of Kliidy , liK'linliii the Aim ii iiI ami
I Modern l.nnt;uiieK, 1'iKI
I Incidental Kee, 1 00
j Tuition in Music on 1'iano or (iuitar,...S'Jn in
I l's of Instrument In practice ." IKI
j llrawiii); ntid ruiiillni:, daily le-sons,... I "i ii
i tr.lwec kly le5ii)iis,.. lu 11
MinisteiV daU2h!ers will l." charged only
fl'ly dolinrn pr Keseinii Mil limit llie 'Xtni.
' Snhhnlli whoil is held in tile Colleiie
I'hnpel cvi'ry Sunday morning, and preacli
' Inn in the allerniMin tjy ministers ol ilillci
! enl denomination.
Fifty dollars must, he paid in advance, the
balance of! lie dim ires at the end of each
of 'ach term.
The Kail Term will begin on the
First Monday in September, 1877.
: T? 1 a R s . ' i
Q UE I
AVinclow Sliacles, lCtc.?
STOVES, TINWARE, ETC.,
. As low as they can be Miid.'aml fr Kooflus, ult"ilni and Repairing, call at
No. 9 South Main Street, .... COLUMBIA, TENN.
If con propose to h'lild or improve your rronerly, cill and exaiuino our new stock; of
MAK:U-.l.Kl M A I I-.I.S. Tliey are handsome and cheap.
juiy t, is,
PIANOS, ORGANS MUSIC
TYV;iJv i il V 51. V
i B L ESL
And all kimls of PI iin ainl F.nn-v St i( imi.TV, at pr i-vs to suit all
toiiK-rs. tr-V" A-rt'iil also fur llio lini'sl anl vioitst toin-il Or-c;.ti:s--TllK
SMITH AM K11ICAN.
CALL AND SEE HIM
Tin.1 lliuli r. iii 1 ha i"
liavinij ail'l- '
To (lit1 People of M itn an 1 a.ljiiiiiiii.
1TUCFS Tl Si' IT
31 ss. .i. cr.
l',.i l.iei lv i;li 1 . I -: 1 1 1 iV; Mi Iavui, will
will ciiiiiiii.u1 lo ir.i'li- ill' him. We an- aireiils fur the OLIVKIl
CHI ,I.K1 ri,i)W, ami keep a siok on haiul.
CORPS OF TEACHERS.
t'AHELL, A. 15., Pkksiuknt.
Miss I.011 Arnold, Miss Mollle Karr,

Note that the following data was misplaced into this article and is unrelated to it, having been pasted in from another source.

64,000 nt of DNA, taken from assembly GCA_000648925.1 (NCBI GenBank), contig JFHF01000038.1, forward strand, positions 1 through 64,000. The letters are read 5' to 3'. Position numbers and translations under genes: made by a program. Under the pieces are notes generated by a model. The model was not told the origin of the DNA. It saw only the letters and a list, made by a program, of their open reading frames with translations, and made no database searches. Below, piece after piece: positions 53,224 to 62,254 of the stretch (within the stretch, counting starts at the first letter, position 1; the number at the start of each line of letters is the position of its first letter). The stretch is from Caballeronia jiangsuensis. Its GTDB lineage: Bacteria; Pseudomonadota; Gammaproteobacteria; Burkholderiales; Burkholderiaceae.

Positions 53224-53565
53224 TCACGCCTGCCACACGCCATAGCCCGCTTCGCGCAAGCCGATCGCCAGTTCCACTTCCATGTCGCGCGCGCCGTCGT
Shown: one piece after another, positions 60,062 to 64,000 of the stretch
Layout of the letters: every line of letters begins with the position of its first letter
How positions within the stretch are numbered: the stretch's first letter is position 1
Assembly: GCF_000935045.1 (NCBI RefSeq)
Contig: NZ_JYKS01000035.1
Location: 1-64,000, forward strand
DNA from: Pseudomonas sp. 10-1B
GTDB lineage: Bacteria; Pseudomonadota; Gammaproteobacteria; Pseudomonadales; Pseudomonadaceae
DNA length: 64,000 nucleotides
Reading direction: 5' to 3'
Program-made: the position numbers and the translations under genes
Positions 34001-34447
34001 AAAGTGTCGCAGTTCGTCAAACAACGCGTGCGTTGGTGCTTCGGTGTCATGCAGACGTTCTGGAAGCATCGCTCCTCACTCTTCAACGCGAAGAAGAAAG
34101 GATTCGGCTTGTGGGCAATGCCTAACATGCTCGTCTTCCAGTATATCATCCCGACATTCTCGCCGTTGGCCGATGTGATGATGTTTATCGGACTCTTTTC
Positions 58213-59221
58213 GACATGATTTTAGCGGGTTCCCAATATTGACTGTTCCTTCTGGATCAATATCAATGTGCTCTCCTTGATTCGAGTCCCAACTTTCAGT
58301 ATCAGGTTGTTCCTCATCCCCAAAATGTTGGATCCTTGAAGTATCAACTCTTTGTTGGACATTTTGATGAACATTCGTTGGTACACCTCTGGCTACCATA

Miss Sallie Wlli-ox, Mra. 15. K. Cabell,
aud lri. K. Fields.
All the teacher reside in the name build
ing with the pupilo. Tills favars the exer
cise ol that care and soliciiiirte ol winch
riiuni; livdiea should not lie deprived while
nbsent from the paternal roof. The rooms
are ueatly careiited and conveniently fur
nished, ami supplied with leather IhsJs and
pit ows, solt double blankets, heavy coin-
I torts and com lorlable wood fires. Thoush
I Mcxlern l.Htimi.nncs (French and Ceniiani,
! are marked in the cataiOEiiea at SKI each,
yet they will lie included with the Ancient.
' For lurth r ia rl iculars address,
15. F. CABKI.L l'resident.
r or W. F. VV iiitk-shu-.s, Proprietor,
Wood burn, Wairu Co., Ky.
w. it. Jiiam ce i;u.
ll7(i'.'c.v' uml Itctnil &calrr in
KINDS OP HOOKS!
AT BOTTOM PRICES!
WA LL PAPER,
CIU'.APEU THAN ANVOXF !
-NO. 20 PUBLIC SQUARE, COLUMBIA, TENN,
w. a. McGregor
.iih li.i-il llio t-lmknf i:isai,i,& M IAVKN,
to it mi-i'leial'ly. air lin piivil to luniih
Counties Whoksiilc itnl Ketail, at
siav wilh us. uixl 1ioimh his olil frielKl
COLUMBIA, TENNESSEE, FRIDAY,
UB I FOR
FULL STOCK OF STAPLE il!D flllC! GROCERIES !
-Imported and Domestic
Wines and Xjiq uors.
Cor. Main ami Kiht Sts.,
IPrepatt'c for WSnatar
FOll CONVKNIKXCK I HAVK OPKNKI) AN OFFICK AND
Iktwtrn Sixth anl Scvtulli Sine! -, mi (ianlin Slrtt-t, Jiitle Fk-in-iiiy's
JJIm-k. Call an-l s Ui t ymir Coal.
Full wi'ij;lits iiaianUtsl.
An-. L1-1S7T. N... l', FLKM1NS'S 1W.OCK.
ll.tvinx "U'terniilli'il totlo.-o lUi -
AT COST FOR.
LESS THMf COST!!
Coiilaiiiiii. a i-iK'tiVn I lint- of
Whito Goods, Dress Goods, Staple and
Boots, Shoes, &c, &c.
Those wisl.inir lo nnrrlmso anv eoo.Is in our
wisnm lo.lebUMl to lis Kv nnt or account will
July 'jr -im.
km, Medicines I
rpcQa Bnnnnrtnrs. RiinnlfiRr Braces. Fancvatid Toilet
X. X UOOUi. UUJ v .. fc-T w -
Articles, Books and Stationery, Kerosene Oil,
Lames and Chimneys,
Garden Seeds, Glass,
And Dye Stuff, Etc, Etc.,
Ture Wines and Liquors br Medicinal purposes, Patent Medicine?, etc.
Picture Frames, etc.
Tlmve moved mv Kt.wk of ThioIis, Pictures, Hil l In fart, everything to lie fonrid In
rst -cla Uook .stole to luy Old Stand, neit
GOME OWE !
To the People's popular
JOSH 6. BAILEY & CO.
NO. NOIM H S:i)i; PLP.LIC Sf L A Iil".
(T I.EE BIIYAN'S OLU MAS It)
rugs, Medicines, Chemicals,
Perfumery, Fancy Toilet Articles,
pure" wines and liquors,
for MeJlcai rurposes, tosluei with ai ticlcs usually kept on tale la a
FIRST - CLASS DRUG STORE.
Special Attention to riiysician's Prescriptions, which will be filled at all
IIF-ACMONT HUtJHF.S I wiih
many friends, he having had nivirly
(as many of his- old friends know),
befors the war, for five, years.
OFFERED TO MERCHANTS.
! BARGAINS !
ino. - - - . i'
olK r our eiiliiT Slock if
line will do well In . cill immediately,
please cill and selt.le a? onee